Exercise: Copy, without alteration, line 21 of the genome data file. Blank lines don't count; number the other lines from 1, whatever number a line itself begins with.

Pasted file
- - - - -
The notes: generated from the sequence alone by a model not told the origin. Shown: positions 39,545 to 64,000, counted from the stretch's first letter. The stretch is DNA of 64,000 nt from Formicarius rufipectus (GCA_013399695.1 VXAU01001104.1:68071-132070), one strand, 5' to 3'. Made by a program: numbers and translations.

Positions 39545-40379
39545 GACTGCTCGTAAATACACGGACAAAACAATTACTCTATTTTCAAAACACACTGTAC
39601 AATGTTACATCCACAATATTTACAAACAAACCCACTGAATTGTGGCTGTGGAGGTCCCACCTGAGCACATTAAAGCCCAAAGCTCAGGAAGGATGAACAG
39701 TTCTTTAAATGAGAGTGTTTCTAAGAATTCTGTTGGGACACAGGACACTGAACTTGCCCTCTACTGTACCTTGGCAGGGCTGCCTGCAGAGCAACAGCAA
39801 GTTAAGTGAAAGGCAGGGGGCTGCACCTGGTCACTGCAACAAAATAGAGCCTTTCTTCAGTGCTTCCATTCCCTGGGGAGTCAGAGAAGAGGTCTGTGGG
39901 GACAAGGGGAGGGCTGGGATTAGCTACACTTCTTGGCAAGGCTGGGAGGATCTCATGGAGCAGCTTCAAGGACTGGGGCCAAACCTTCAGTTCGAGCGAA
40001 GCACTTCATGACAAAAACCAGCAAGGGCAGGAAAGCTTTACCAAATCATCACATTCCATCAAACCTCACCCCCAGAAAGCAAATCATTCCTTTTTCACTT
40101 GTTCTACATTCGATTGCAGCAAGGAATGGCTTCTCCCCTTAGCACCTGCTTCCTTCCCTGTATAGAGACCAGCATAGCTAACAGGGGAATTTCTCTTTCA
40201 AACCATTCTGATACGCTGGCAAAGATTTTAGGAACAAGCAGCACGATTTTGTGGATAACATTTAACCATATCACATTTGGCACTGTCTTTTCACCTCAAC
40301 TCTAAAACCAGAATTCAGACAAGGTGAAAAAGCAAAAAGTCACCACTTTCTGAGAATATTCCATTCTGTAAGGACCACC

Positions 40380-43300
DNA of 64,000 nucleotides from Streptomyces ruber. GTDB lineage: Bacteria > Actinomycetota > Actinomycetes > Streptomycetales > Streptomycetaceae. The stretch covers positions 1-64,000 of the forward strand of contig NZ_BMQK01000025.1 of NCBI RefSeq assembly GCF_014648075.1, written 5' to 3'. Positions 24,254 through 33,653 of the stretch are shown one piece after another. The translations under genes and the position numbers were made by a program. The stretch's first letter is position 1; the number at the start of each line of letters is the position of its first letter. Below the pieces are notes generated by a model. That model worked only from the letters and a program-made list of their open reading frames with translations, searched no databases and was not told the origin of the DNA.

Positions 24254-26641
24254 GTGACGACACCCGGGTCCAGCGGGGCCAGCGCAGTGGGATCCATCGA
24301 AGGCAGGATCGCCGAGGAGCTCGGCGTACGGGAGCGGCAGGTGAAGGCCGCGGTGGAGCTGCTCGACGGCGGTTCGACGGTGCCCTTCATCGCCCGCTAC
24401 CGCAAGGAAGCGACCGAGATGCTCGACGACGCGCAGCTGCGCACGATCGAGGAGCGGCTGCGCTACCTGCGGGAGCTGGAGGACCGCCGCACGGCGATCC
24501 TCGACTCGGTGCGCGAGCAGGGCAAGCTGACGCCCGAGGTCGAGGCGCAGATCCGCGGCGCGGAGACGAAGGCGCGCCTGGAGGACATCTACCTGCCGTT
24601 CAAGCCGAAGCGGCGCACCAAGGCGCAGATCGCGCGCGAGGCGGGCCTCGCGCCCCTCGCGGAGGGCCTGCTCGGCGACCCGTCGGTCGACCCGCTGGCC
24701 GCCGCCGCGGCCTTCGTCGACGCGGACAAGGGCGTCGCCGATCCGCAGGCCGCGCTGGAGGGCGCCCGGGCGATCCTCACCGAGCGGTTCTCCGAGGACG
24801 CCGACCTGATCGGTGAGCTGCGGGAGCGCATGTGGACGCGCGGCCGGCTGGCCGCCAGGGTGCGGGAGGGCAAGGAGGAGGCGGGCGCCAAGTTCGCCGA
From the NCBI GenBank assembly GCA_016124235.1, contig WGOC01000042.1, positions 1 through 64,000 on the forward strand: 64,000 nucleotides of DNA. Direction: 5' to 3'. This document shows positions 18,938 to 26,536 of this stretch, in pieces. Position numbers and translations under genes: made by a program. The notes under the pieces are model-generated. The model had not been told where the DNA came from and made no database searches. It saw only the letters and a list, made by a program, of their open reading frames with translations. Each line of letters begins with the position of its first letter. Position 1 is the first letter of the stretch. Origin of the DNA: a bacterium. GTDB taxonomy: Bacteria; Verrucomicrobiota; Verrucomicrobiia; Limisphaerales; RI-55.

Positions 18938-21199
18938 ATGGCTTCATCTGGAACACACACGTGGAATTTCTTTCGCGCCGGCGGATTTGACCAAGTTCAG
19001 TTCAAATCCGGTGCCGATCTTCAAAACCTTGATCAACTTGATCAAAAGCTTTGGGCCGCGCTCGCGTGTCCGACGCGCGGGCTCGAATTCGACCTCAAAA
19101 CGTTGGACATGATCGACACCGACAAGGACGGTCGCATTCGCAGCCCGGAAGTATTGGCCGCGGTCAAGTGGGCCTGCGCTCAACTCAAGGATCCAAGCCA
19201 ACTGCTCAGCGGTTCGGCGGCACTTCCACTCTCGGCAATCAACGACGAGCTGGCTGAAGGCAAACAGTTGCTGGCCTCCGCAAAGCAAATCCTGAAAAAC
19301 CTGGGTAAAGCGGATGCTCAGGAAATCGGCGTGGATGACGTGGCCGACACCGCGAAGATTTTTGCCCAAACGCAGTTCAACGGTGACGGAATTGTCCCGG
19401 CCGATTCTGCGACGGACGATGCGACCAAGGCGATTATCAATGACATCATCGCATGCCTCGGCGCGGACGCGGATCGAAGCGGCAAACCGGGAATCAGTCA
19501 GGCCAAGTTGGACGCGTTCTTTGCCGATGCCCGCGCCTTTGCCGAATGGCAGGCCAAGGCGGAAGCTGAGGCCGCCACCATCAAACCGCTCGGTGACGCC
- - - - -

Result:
24801 CCGACCTGATCGGTGAGCTGCGGGAGCGCATGTGGACGCGCGGCCGGCTGGCCGCCAGGGTGCGGGAGGGCAAGGAGGAGGCGGGCGCCAAGTTCGCCGA